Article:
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rate us. I continue, and ever shall, to wish you all good and happiness: I wish that some lucky event might set you in a state of ease and independency all at once! and that I might live to see you as happy as this filly world and fortune can make any one. Are we never to live together more as once we did? I find my life ebbing apace, and my affections strengthening as my age increases; not that I am worse but better, in my health than last winter ; but my mind finds no amendment nor improvement, nor support to lean upon, from those about me: and fo I feel myself leaving the world, as fast as it leaves me. Companions I have enough, friends few, and those too warm in the concerns of the world, for me to bear pace with; or else lo divided froin me, that they are but like the dead whole remembrance I hold in honour. Nature, temper, and habit from my youth made me have but one strong deGire; all other ambitions, my person, education, constitution, religion, &c. conspired to remove far from

That desire was, to fix and preserve a few lasting, dependable friendships : and the accidents which have disappointed me in it, have put a period to all my aims. So I am sunk into an idleness, which makes me neicher care nor labour to be noticed by the rest of mankind; I propose no rewards to myself, and why should I take any sort of pains ? here I sit and sleep, and probably here I shall sleep till I feep for ever, like the old inan of Verona. I hear of what passes in the



AND (busy world with so little attention, that I forget it the next day: and as to the learned world, there is nothing passes in it. I have no more to add, but that I am with the same truth as ever

Your, &c.



Octob. 23. 1730. UR letter is a very kind one, but I can't say

so pleasing to me as many of yours have been, thro’ the account you give of the dejection of your fpirits. I wish the too constant use of water does not * contribute to it; I find Dr Arbuthnot and another very knowing physician of that opinion. I also with you were not so totally immersed in the country ; I - hope your return to Town will be a prevalent remedy against the evil of too much recollection. I wish it partly for my own sake. We have lived little together of late, and we want to bę physicians for one another. It is a remedy that agreed very well with us both for many years, and I fancy our constitutions would mend upon the old medicine of Studiorum fimilitudo, &c. I believe we both of us want whetting; there are several here who will do you that good office, merely for the love of wit, which seems to be bidding the town a long and last adieu. I can tell you of no one thing worth reading, or seeing; the whole age seems resolv'd to justify the Dunciad, and it may stand for a public Epitaph or monumental Inscription like that at Thermopylæ, on a whole people perib'd!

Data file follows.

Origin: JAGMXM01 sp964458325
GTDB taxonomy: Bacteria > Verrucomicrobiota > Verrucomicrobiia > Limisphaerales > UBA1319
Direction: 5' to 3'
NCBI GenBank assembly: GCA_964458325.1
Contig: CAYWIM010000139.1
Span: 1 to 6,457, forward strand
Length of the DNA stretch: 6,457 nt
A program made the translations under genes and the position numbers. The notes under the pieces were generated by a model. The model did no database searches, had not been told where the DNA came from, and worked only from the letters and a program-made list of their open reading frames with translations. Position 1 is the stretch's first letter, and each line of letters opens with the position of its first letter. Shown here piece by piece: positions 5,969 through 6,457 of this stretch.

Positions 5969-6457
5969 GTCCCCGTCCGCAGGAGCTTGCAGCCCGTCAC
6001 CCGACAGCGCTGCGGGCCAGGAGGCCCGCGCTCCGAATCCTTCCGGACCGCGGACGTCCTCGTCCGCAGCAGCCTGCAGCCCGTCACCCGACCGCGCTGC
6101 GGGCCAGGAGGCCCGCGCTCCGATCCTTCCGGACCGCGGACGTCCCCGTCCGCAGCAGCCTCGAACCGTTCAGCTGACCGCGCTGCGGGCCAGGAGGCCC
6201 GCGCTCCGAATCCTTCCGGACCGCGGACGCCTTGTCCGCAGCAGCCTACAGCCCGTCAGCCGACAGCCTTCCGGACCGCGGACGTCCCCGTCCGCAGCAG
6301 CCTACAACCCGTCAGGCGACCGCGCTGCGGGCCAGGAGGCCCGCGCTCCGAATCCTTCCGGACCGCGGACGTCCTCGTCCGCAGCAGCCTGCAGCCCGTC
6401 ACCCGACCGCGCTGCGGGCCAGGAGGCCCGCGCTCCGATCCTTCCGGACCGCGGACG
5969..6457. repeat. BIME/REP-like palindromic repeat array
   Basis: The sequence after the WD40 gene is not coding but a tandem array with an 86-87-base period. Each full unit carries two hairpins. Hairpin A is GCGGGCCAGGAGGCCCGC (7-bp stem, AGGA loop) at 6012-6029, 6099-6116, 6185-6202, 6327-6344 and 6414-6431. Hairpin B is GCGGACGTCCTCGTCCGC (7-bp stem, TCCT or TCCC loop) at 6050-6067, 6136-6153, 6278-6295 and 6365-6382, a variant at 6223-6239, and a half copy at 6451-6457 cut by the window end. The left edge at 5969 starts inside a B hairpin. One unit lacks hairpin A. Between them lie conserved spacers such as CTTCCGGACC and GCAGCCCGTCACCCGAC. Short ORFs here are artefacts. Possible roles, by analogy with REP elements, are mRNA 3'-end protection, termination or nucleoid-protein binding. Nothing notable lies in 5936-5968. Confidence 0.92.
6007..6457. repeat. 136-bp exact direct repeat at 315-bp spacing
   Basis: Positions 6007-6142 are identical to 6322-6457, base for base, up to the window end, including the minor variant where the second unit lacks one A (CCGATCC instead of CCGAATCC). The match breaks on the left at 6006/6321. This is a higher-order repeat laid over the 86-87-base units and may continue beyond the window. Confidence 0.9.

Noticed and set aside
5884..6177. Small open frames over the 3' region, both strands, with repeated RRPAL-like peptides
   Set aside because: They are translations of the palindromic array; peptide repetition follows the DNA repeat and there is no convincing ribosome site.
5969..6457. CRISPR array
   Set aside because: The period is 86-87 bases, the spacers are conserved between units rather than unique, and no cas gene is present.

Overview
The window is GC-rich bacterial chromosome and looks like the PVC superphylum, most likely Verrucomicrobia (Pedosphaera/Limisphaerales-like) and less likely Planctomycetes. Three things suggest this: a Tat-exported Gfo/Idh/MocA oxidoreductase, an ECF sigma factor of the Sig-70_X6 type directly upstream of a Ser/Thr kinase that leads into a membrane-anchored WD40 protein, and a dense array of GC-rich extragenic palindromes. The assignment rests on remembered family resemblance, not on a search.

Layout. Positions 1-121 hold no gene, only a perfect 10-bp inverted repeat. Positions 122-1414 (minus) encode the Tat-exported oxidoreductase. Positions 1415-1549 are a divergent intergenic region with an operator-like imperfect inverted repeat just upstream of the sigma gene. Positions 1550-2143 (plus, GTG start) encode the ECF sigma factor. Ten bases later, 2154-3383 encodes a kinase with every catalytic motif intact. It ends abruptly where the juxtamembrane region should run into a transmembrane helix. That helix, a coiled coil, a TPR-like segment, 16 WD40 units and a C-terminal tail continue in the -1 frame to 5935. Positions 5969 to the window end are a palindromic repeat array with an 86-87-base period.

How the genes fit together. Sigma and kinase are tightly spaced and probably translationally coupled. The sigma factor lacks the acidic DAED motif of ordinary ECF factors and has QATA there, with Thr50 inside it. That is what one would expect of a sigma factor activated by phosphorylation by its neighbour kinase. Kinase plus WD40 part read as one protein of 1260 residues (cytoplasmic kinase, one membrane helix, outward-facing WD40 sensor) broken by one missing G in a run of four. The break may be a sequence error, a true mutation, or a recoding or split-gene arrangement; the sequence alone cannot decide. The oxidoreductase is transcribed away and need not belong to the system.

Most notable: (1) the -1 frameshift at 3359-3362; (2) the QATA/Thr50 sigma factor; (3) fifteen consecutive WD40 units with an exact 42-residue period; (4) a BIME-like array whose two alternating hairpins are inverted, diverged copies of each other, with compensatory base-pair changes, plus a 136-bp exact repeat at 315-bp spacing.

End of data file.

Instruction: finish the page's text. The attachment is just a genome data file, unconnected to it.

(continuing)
There may indeed be a Wooden image or two of Poetry set up, to preserve the memory that there once were bards in Britain; and (like the Giants at Guildhall) fhow the bulk and bad taste of our ancestors : - At present the poor Laureat * and Stephen Duck serve for this purpose ; a drunken fot of a Parson holds forth the emblem of Inspiration, and an honest industrious Thresh. er not unaptly represents Pains and Labour. I hope this Phænomenon of Wiltshire has appear'd at Amesbury, or the Duchess will be thought insensible to all bright qualities and exalted genius's, in court and country alike. But he is a harmless man, and therefore I. am glad.